• Potential attackers are anonymous and in diverse jurisdictions
  • “Are you doing as good a job as I’d be doing if I had the data in the house”?
  • Important (vs. Critical) – data not at risk, but confidence in Azure is critical
    • “Cloud critical”
  • “Hostile Multi-tenancy”
  • We do whatever it takes to patch immediately

#10 – Shared Technology Issues: Bottom Line

  • Enterprises and clouds exposed to this risk
  • Clouds at higher risk
    • Data from lots of customers
    • API surface is easy to get to
  • Clouds are generally better at response
    • Azure has about 1,000,000 servers
    • Can do critical patch in just a couple hours, all servers
    • Breach detection/mitigation
  • Risk matrix
    • Perceived risk—bit below average
    • Actual risk – Fairly high (Mark’s assessment)

#9 – Insufficient Due Diligence

  • Moving to cloud, but side-stepping IT processes
    • Shadow IT
    • BYOIT – Bring your own IT—non-IT going to cloud
    • IT management, etc. are designed for on-premises servers
  • Bottom line
    • IT must lead responsible action

#9 – Insufficient Due Diligence – Azure

  • Azure API Discovery
    • Monitors access to cloud from each device
  • SDL
  • Cloud SDL (under development)

#8 – Abuse of Cloud Services

  • Agility and scale of cloud is attractive to users
  • Use of Compute as malware platform
  • Use of storage to store and distributes illegal content
  • Use of compute to mine digital currency
    • VMs shut down per month, due to illegal activity: 50,000-70,000
    • Bulk of it is for generating crypto currency
    • Top 3 countries that are doing this: Russia, Nigeria, Vietnam
    • Password for Vietnamese pirate: mauth123 (password123)
    • Harvard supercomputer was mining bitcoin

#8 – Abuse of Cloud Services: It’s Happening

  • Attackers can use cloud and remain anonymous
  • Bottom line
    • Mostly cloud provider problem
    • Hurts bottom line, drives up prices
  • Using machine learning to learn how attackers are working

#7 – Malicious Insiders

  • Many cloud service provider employees have access to cloud
  • Malicious check-in, immediately rolls out to everybody
  • Operators that deploy code
  • Datacenter operations personnel
  • Mitigations
    • Employee background checks
    • Limited as-needed access to production
      • No standing admin privileges
    • Controlled/monitored access to production services
  • Bottom line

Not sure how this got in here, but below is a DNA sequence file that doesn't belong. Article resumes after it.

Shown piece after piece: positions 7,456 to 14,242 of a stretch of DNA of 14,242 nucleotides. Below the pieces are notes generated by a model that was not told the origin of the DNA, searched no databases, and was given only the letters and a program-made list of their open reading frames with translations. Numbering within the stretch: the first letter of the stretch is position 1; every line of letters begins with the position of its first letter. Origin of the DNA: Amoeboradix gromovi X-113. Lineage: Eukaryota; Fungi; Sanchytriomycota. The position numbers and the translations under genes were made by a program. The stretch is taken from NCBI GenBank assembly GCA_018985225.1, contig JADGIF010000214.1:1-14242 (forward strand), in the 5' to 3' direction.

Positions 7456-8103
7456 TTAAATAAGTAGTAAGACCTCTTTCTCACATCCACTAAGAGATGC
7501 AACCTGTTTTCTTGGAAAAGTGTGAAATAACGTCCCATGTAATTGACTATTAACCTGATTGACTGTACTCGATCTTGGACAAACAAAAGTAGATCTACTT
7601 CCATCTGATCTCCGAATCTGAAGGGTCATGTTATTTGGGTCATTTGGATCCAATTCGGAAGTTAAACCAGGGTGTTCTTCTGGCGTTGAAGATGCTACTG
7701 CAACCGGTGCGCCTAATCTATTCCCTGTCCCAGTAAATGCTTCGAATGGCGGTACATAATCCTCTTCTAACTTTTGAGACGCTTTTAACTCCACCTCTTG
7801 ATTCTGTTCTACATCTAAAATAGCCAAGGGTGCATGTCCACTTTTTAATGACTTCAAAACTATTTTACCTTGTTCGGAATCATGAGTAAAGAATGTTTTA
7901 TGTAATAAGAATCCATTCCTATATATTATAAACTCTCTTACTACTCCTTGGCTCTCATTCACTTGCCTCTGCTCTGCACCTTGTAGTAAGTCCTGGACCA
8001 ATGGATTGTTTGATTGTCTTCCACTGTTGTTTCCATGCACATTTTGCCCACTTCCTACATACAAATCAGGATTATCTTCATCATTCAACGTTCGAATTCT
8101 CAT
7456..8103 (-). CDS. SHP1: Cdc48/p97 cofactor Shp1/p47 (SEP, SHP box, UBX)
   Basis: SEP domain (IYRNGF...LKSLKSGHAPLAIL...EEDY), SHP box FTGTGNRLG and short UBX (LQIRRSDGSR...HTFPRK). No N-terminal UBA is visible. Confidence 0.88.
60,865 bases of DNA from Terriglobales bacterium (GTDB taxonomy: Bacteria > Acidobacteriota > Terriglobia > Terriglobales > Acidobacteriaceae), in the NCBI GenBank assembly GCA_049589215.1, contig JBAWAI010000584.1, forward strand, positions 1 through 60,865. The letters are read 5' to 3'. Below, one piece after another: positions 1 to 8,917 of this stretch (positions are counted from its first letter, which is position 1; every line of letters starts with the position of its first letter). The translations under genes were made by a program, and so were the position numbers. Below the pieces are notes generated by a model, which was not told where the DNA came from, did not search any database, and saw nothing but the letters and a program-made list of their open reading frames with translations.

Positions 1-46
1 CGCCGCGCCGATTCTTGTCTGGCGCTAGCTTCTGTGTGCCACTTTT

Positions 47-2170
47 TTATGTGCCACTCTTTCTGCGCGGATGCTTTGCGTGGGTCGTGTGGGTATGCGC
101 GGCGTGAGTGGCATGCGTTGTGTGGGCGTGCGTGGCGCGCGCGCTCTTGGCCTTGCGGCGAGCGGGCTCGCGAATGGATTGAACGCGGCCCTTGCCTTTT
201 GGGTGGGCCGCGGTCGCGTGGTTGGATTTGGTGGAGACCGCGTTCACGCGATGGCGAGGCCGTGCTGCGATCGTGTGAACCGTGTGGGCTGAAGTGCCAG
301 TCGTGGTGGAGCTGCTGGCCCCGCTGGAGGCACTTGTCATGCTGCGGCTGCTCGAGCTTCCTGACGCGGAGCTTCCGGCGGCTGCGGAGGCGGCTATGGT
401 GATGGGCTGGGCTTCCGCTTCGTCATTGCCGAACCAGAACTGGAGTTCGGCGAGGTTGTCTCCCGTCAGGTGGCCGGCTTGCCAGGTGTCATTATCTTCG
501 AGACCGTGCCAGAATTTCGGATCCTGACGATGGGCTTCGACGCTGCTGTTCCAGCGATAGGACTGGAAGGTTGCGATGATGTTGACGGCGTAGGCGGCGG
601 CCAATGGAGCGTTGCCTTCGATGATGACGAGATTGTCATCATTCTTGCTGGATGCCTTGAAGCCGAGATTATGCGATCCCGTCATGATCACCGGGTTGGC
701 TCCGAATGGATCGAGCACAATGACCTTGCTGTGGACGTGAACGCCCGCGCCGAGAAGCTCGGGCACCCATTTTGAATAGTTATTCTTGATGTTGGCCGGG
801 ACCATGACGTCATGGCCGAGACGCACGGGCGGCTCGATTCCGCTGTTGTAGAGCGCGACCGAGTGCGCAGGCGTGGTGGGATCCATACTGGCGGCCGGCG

• Real risk is better understood by third-party audits

Compliance is #1 concern for companies already doing stuff in cloud

#7 – Malicious Insiders – Compliance

#6 – Denial of Service

  • Public cloud is public
  • Amazon was at one point brought down by DDOS
  • Your own app could get DDOS’d
  • Cloud outage – a form of DDOS
  • Redundant power from two different locations to each data center
  • Blipping power to data center results in major outage—several hours
  • Mitigations
    • Cloud providers invest heavily in DDOS prevention
    • Third party appliances that detect and divert traffic
    • We do this for our clients too
    • Large-scale DDOS, doesn’t catch smaller things
  • Geo-available cloud providers can provide resiliency
  • Azure
    • DDOS prevention
    • Geo-regions for failover

#5 – Insecure Interfaces and APIs

  • Cloud is new and rapidly evolving, so lots of new API surface
  • CSA – one of the biggest risks
  • Examples
    • Weak TLS crypto – DiagnosticMonitor.AllowInsecure….
    • Incomplete verification of encrypted content
  • Bottom line
    • Cloud providers must follow SDL
    • Customers should validate API behavior

#4 – Account or Service Traffic Hijacking

  • Account hijacking: unauthorized access to an account
  • Possible vectors
    • Weak passwords
    • Stolen passwords (e.g. Target breach)
    • Then you find that people use same password everywhere; so attacker can use on other services
  • Not specific to cloud
    • Cloud use may result in unmanaged credentials
    • Developers are provisioning apps, hard-coding passwords, publishing them
    • Lockboxes, “secret stores”
    • Back door—someone in DevOps gets phished, then brute force
  • Mitigations
    • Turned off unneeded endpoints
    • Strong passwords
    • Multifactor authentication
      • Entire world moving to multifactor
    • Breach detection
  • Azure
    • Anti-malware
    • IP ACLs (with static IP addresses)
    • Point-to-Site, Site-to-Site, ExpressRoute
    • Azure Active Directory MFA

#3 – Data Loss

  • Ways to lose data
    • Customer accidentally deletes data
    • Attacker deletes or modifies it
    • Cloud provider accidentally deletes or modifies it
    • Natural disaster
  • Mitigations
    • Customer: do point-in-time backups
    • Customer: geo-redundant storage
    • Cloud provider: deleted resource tombstoning
      • Can’t permanently delete
      • 90 days
  • Azure
    • Globally Replicated Storage
    • VM Capture
    • Storage snapshots
    • Azure Site Replica

#2 – Data Breaches

  • Represents collection of threats
  • Most important asset of company is the data

#2 – Data Breaches: Physical Attacks on Media

  • Threat: Attacker has physical access to data/disk
  • Mitigation: cloud provider physical controls
    • To get in data center, gate with guards
    • To get into room with servers, biometric controls
    • Disk leaving data center—very strict controls
    • Data scrubbing and certificate
    • SSDs never leave data center, because it’s so hard to scrub it
    • HDDs are scrubbed
  • Enhanced mitigations
    • Third-party certifications (e.g. FedRamp)
    • Encryption at rest